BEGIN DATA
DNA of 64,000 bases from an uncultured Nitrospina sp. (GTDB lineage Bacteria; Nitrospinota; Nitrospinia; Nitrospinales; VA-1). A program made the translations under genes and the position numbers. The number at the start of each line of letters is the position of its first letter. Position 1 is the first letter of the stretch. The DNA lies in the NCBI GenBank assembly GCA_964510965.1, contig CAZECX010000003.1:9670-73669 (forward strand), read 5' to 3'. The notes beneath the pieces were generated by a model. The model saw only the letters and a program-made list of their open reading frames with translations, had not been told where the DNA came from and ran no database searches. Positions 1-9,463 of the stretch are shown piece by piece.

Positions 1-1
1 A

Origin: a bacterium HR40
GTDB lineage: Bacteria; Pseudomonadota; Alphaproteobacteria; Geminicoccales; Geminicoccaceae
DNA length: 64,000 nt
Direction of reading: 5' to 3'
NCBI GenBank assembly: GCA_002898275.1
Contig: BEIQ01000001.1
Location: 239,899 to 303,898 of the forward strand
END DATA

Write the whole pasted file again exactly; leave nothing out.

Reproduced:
DNA of 64,000 bases from an uncultured Nitrospina sp. (GTDB lineage Bacteria; Nitrospinota; Nitrospinia; Nitrospinales; VA-1). A program made the translations under genes and the position numbers. The number at the start of each line of letters is the position of its first letter. Position 1 is the first letter of the stretch. The DNA lies in the NCBI GenBank assembly GCA_964510965.1, contig CAZECX010000003.1:9670-73669 (forward strand), read 5' to 3'. The notes beneath the pieces were generated by a model. The model saw only the letters and a program-made list of their open reading frames with translations, had not been told where the DNA came from and ran no database searches. Positions 1-9,463 of the stretch are shown piece by piece.

Positions 1-1
1 A

Origin: a bacterium HR40
GTDB lineage: Bacteria; Pseudomonadota; Alphaproteobacteria; Geminicoccales; Geminicoccaceae
DNA length: 64,000 nt
Direction of reading: 5' to 3'
NCBI GenBank assembly: GCA_002898275.1
Contig: BEIQ01000001.1
Location: 239,899 to 303,898 of the forward strand